Gatwick has hailed a return to “business as usual” — a couple of hours before easyJet cancelled 26 flights at Britain’s second busiest airport because of staff shortages.
Yesterday morning the airport’s chief executive, Stewart Wingate, said the chaos that had blighted travel was behind it, and there was no need to extend its cap on flights beyond the month. Like Heathrow, Gatwick has imposed limits on flights as it struggles to cope with a rebound in travel after the pandemic. On Monday, British Airways announced more capacity cuts, removing roughly 10,000 short-haul flights to and from Heathrow between late October and March.
Airports and airlines imposed swingeing job cuts during the pandemic and have now found it difficult to recruit enough baggage handlers and other workers.
But Wingate insisted that with the school holidays coming to an end, the worst at Gatwick had passed. “We are now very much operating business as usual and do not see any reason to extend the capacity declaration,” he said. “The unprecedented growth in traffic led to short-term operational issues in June. However, our decisive early action to limit the airport’s capacity in the crucial school holiday period of July and August has ensured passengers have experienced reliable flight timetables over the summer months.”
With unfortunate timing, easyJet cancelled more than a dozen flights because of staff sickness in the control tower. Air traffic control staff are not directly employed by Gatwick.
“Restrictions were put on the number of flights that can arrive into Gatwick due to late-notice staff absence in the airport’s control tower,” an airport spokesman said. “Some flights throughout the day may unfortunately be delayed or cancelled as a result. Gatwick would like to apologise for any inconvenience this will cause to our passengers.”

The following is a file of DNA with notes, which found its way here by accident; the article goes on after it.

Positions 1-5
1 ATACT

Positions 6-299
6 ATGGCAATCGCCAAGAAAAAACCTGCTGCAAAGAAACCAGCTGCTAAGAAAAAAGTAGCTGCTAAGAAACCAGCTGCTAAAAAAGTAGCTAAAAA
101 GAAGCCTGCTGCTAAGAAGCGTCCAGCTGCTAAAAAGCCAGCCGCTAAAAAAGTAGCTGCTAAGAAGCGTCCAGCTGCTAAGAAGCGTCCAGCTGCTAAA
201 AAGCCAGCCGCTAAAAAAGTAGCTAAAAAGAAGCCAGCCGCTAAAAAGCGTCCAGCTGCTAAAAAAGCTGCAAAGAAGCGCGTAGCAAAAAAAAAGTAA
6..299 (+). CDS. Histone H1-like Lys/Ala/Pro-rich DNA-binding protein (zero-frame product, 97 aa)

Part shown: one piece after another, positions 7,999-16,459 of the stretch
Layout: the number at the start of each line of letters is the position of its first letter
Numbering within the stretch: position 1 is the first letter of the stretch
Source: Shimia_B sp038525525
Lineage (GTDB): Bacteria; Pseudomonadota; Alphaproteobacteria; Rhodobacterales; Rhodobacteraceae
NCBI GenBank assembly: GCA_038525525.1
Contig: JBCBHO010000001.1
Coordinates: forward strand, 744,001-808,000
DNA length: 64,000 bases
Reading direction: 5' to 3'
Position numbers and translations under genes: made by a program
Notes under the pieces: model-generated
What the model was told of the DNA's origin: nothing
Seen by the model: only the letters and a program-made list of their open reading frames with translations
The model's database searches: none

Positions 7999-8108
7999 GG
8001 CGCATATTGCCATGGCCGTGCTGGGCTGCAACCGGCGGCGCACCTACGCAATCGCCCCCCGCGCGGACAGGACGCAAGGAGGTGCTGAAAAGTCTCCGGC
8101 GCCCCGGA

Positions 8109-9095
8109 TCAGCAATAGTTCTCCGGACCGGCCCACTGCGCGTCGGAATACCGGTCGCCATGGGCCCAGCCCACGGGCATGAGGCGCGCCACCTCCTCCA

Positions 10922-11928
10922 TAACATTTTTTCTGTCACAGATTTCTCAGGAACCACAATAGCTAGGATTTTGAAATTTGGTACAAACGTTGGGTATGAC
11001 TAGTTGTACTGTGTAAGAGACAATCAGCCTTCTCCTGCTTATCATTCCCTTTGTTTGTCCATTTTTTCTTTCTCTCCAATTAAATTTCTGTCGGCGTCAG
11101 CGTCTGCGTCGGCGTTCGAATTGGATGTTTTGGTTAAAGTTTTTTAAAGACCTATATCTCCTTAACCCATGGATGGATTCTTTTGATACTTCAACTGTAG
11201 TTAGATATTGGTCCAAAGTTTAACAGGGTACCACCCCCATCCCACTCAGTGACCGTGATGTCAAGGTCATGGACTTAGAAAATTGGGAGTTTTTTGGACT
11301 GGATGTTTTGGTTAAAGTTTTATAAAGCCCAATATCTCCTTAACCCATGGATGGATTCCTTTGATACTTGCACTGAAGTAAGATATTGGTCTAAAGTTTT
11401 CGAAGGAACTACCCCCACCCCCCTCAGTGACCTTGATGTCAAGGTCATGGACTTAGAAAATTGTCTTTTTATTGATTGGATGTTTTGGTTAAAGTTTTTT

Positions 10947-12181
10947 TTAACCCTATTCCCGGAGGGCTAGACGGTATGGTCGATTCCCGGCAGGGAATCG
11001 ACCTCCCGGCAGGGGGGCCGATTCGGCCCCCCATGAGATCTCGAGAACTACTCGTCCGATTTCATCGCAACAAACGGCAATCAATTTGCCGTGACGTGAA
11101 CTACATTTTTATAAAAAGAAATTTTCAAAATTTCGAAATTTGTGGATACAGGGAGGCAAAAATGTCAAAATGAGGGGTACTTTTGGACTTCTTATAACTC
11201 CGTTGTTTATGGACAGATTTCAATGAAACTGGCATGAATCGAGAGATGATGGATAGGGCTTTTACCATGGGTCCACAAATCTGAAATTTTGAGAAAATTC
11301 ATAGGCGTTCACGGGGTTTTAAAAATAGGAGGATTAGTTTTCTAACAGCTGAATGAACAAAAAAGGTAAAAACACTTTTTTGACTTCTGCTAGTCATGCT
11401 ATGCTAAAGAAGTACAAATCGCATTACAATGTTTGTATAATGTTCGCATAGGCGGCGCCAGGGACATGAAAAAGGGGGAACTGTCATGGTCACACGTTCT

Wingate, who was announcing the airport’s profit figures, said the boom in demand for overseas travel has helped the airport bounce back from the pandemic. In the second quarter of the year demand was at 74 per cent of pre-pandemic levels.
More than 13 million passengers travelled through the airport in the six months to the end of June. It now expects 32.8 million passengers to use the airport this year. Revenue hit £291.5 million in the six months, while post-tax profit reached £50.6 million.
“We still have some considerable way to go, but strong demand has fast-tracked Gatwick’s recovery from the pandemic, particularly in the last quarter since all UK travel restrictions were removed,” Wingate said.
“Air traffic volumes have reflected this strong passenger demand and have bounced back to around 75 per cent of pre-Covid levels. Despite some broad economic uncertainty, we are also looking forward to a successful second half to the year.”